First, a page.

A Nordic-born company that expanded to the U.S. in 1999, Norwex works “to improve quality of life by radically reducing chemicals in our homes.” With over 60,000 consultants worldwide, its home products are centered around the patented Norwex Microfiber System—a cloth knit of a unique material able to hold seven times its weight. The company also produces floor care systems, kitchen and bathroom products, and laundry care items, and has branched into personal care, offering face and body products certified by Ecocert, a European organization that sets standards for natural and organic products.

For Chism, her friends’ word of mouth was reason enough to host a party after she was approached by a Norwex consultant at work—and that’s not to mention the incentives: she received a dozen various items for selling about $350 worth of products.

Norwex parties can be held “anywhere,” including—you guessed it—Facebook, which allows the consultant or hostess to add daily descriptions of products, announcements, incentives and tips. Chism’s consultant added before-and-after photos of the products’ cleaning abilities compared to conventional products, making a convincing argument to those unfamiliar with the company.

Though successful overall, Chism believes she could have sold even more with additional planning. Among her tips: try to get an idea ahead of time if people are actually interested in purchasing, and push the “easy-sell” items like dishwasher soap and dryer balls.

For information on hosting your own party, visit norwex.com.

More Pampering, Please
Personal chef Bill More hosts a different kind of party. “I’m about pampering,” says the founder of Your Secret Chef, a personal chef service based in Brimfield. Frustrated by a stressful career in corporate sales, the self-taught home cook made the culinary career shift in 2006. “I started with some friends and advertising at places where I thought my clients—people who have great taste and disposable income—might go,” More explains. He now hosts up to three events a week.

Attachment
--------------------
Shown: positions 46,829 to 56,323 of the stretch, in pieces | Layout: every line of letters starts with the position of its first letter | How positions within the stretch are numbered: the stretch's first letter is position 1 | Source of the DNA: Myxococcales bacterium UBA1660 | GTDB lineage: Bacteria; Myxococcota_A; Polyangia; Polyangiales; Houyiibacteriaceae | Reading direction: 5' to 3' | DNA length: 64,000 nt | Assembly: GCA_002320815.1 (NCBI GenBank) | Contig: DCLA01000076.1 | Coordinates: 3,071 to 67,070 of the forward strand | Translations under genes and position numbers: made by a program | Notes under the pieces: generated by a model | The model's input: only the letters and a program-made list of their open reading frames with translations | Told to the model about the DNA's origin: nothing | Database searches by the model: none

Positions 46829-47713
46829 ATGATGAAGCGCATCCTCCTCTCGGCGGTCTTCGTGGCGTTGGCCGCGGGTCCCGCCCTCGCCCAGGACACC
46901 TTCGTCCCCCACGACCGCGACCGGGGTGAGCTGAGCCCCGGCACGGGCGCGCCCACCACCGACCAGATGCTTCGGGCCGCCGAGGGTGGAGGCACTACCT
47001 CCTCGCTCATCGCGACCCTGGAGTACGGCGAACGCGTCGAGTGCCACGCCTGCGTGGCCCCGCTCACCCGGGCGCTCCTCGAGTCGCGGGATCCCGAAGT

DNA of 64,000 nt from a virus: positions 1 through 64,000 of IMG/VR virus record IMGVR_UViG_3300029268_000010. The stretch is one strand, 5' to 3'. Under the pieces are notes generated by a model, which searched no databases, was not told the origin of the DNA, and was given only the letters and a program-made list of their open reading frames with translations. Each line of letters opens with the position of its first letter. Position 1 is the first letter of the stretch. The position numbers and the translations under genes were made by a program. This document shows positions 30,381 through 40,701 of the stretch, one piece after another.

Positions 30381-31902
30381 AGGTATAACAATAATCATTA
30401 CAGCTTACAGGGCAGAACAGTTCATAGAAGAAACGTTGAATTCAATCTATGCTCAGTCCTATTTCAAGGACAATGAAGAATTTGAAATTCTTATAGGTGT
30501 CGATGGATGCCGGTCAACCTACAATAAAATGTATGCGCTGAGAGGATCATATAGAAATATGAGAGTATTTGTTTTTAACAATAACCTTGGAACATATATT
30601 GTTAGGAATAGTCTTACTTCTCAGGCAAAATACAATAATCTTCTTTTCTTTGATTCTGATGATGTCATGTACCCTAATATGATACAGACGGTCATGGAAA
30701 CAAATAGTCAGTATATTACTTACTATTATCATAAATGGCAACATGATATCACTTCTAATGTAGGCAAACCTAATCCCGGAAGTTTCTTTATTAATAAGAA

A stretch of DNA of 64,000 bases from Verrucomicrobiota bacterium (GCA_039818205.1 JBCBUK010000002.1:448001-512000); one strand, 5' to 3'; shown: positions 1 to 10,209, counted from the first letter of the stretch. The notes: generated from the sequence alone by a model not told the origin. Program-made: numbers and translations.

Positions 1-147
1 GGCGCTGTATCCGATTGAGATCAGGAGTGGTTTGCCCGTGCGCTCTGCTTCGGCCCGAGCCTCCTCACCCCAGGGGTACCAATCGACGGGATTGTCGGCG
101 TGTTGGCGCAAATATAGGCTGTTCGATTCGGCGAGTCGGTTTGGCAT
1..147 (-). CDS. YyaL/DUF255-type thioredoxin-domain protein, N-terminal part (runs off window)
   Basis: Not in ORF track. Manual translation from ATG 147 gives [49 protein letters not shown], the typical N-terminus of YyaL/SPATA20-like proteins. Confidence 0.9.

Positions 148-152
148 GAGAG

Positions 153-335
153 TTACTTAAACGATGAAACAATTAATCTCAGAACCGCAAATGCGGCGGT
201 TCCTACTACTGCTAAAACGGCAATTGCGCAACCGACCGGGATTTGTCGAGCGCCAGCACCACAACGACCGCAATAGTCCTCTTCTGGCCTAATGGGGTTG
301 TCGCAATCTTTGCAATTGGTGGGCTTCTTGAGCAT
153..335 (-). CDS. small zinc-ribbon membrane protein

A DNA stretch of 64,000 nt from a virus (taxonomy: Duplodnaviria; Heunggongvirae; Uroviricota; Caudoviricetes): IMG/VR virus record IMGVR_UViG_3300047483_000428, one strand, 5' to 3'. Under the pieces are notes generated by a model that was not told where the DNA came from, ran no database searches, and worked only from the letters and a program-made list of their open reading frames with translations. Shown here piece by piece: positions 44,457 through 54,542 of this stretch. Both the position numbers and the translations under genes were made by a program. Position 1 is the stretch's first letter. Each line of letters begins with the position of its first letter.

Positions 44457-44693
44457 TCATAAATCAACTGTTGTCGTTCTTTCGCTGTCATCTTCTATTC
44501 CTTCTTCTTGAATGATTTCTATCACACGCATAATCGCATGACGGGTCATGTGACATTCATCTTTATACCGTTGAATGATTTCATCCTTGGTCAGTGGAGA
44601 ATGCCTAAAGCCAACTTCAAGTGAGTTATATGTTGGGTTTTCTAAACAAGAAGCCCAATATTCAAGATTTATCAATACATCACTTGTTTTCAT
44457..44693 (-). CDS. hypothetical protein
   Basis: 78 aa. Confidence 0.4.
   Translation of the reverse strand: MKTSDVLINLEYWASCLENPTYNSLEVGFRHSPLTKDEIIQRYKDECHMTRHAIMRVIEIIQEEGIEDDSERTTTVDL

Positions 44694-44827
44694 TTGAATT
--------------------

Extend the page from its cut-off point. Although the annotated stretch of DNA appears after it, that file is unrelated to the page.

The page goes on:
Operating right out of the host’s home kitchen, More arrives with everything he needs—food, cooking and clean-up supplies—to host a memorable dinner party. These parties range from romantic dinners for two to large, interactive cooking parties, where small groups are assigned to assist with specific courses. Among his most popular offerings is Girl’s Night In, where a licensed massage therapist joins him to offer half-hour massages to guests between wine and appetizers. Other options include the photography/dinner package—a professional photographer provides a photo session while More cooks—and in-home wine tastings, where he suggests food pairings for high-end wines from WineShop at Home.

The best part of More’s job? “When my clients say, ‘I never thought I could have so much fun at home.’ It’s a great way to enjoy family and friends and not worry about running back and forth to the kitchen, getting food and clearing dishes… They can just offload the responsibilities they don’t want to do themselves.”

“I want people to feel special in their own home... and I even clean the kitchen when I’m done!” he laughs. a&s

To book Chef Bill for your next home party, visit yoursecretchef.net or call (309) 696-7049.